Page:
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Trust How Far?

Pastor Robin Fish
Shaped by the Cross Lutheran Church  
Laurie, MO

Mon, Jan 1, 2007 

And so, the New Year Begins! The question on everybody's mind is, "How far do you trust God?"

No, it isn't actually. The question on everybody's mind is, "What is going to happen now?" How are things going to change? What difference does anything really make? What is the weather going to be like tomorrow? The first question, "How far do you trust God?" is probably only on my mind, and that only because I just read 2 Kings 13:14-19 recently.

Kings 13:14-19 is the account of the King of Israel coming to a now dying Elisha, and the prophet tells the king to take arrows into his hand and strike the ground with the arrows. The king strikes the ground three times, and makes the prophet angry, because if he had struck the ground several more times, he would been given utter and complete victory over his enemy, the nation of Aram. God would have been abundant in His blessings if the king had trusted more, and acted more aggressively on that trust.

Which made me think of asking, "How far do you trust God?" I have no command from God for you to strike the ground or anything to measure your trust and establish the size of the blessings of God for the coming year, but it seems like a good way of looking at the year ahead. We are going to face opportunities and challenges in the coming year - individually and corporately. How far you trust God - or how much - may well determine what you make of the opportunities and how you weather the challenges of the next twelve months.

Of course, there may not be an entire twelve months ahead. The world could end and we get to enter eternal glory before the end of next December. I sure hope so. I am ready to go to heaven, if only God wills to stop all of the troubles, sorrows, evils and ills of the world and bring us to that glorious day of salvation. Judging by experience, we can expect all twelve months - but then, one of these days, experience is going to prove a poor way of anticipating the future.

It could also be that while the rest of the world has twelve months to live - and that many times over yet - some of us (or all of us) have an appointment before the throne of God set for some time in the next months. We all have that appointment set and absolutely firm, but God is not telling us which day is our day ahead of time. If we have that appointment this year, the question of how far you trust God will become urgent, actually, - and the answer - in truth -will be displayed openly. So, it seems to be appropriate to stop and think about it for a moment anyhow. The end of one year and the beginning of the next are traditionally a good time to confront these sorts of questions.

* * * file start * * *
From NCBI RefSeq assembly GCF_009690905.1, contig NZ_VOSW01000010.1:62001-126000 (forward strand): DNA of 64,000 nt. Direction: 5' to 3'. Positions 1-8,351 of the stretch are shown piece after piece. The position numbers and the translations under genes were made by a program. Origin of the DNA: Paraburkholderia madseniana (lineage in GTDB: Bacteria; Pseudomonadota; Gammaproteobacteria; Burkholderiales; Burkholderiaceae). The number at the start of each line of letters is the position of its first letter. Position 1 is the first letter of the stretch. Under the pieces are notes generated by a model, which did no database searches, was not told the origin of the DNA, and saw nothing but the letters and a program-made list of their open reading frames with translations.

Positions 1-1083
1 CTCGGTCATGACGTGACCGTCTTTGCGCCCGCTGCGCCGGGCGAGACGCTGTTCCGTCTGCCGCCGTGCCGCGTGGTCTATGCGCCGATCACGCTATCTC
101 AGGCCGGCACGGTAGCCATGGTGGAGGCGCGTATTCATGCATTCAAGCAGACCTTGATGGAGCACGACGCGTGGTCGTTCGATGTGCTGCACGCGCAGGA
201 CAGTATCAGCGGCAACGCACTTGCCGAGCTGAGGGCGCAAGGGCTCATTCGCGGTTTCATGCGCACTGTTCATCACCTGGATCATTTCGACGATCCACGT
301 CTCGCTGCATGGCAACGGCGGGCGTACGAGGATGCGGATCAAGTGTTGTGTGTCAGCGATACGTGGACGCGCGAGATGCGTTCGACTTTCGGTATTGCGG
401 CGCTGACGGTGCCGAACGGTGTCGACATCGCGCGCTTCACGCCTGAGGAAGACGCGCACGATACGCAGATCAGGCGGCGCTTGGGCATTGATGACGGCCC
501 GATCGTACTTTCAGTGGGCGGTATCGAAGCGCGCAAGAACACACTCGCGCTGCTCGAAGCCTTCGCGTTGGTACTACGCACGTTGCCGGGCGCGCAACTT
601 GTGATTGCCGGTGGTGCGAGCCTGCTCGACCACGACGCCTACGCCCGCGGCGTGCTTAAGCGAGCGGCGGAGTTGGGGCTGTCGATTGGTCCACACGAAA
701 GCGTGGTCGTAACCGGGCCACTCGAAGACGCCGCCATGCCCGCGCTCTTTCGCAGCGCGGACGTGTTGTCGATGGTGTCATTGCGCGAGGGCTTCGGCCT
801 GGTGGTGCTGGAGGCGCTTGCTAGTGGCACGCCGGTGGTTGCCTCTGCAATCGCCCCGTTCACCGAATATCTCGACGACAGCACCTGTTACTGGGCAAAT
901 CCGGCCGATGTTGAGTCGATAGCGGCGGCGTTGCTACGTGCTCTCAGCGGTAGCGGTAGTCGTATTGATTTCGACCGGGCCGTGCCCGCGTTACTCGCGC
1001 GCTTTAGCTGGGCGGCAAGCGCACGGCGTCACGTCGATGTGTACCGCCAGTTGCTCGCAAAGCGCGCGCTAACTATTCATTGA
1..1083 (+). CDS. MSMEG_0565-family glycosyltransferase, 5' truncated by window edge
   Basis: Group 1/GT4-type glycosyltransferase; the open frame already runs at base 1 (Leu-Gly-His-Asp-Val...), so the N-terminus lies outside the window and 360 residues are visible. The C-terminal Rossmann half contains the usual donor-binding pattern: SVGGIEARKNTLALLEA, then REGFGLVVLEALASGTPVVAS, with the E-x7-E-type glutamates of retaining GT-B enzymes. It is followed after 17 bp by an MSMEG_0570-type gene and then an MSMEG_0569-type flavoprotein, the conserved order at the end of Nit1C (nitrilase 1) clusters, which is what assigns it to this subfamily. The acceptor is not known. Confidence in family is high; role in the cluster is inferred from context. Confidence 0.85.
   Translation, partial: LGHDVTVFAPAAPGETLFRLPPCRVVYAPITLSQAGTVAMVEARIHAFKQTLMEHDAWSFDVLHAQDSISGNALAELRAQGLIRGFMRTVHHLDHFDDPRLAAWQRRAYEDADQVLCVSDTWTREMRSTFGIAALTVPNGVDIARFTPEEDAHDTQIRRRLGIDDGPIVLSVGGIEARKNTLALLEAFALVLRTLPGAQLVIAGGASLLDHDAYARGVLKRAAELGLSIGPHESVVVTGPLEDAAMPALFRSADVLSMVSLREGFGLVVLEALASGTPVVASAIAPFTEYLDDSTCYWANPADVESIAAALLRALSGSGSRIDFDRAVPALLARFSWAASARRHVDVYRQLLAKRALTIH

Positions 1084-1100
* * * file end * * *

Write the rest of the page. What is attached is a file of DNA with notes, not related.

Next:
Every time we face the opportunities of life, particularly as we seek to do the Lord's work and will, we stand like King Joash, arrows in hand, facing the question of how far we trust God. He did not realize what striking the ground with those arrows was about to mean. If he had even an inkling of how important the number of times he struck the ground was going to have, he probably would have struck the ground until he couldn't lift his arm again. Once he stopped, it was too late. God had given him an open-ended command (through the prophet) and for a host possible of reasons, Joash stopped at three strikes. It disappointed Elisha - and probably God - and limited the blessings he was going to receive.

Our opportunities set before us the question of how we will meet them. We can be realistic, and not be too eager or confident of where we are going or what we can accomplish. We can play it safe, not take any risks, not stick our necks out too far - and we will probably reap from our opportunities proportionate gains or blessings. Or, we can go for it, trust God will bless, and give our opportunities everything we have to give - and trust God to make it work.

Like Joash, we don't know for sure which opportunities mean what. Building that church building; is it wise? Is it possible? Should we stretch out for it, or play it safe? Stewardship - a great King Joash moment; how should we deal with the time, the abilities, and the riches God has given us to manage in the coming year? What is wise, and what is foolhardy? Can we trust God and spend more of ourselves for Him and the Gospel - or should we hunker down for the long haul and cautiously shepherd our resources? That could be foolish if that long haul ends, say, in August. But, if we have a decade - or twenty - ahead of us (although very few of us will live another two hundred years) conservation seems wise - don't want to run out of stuff.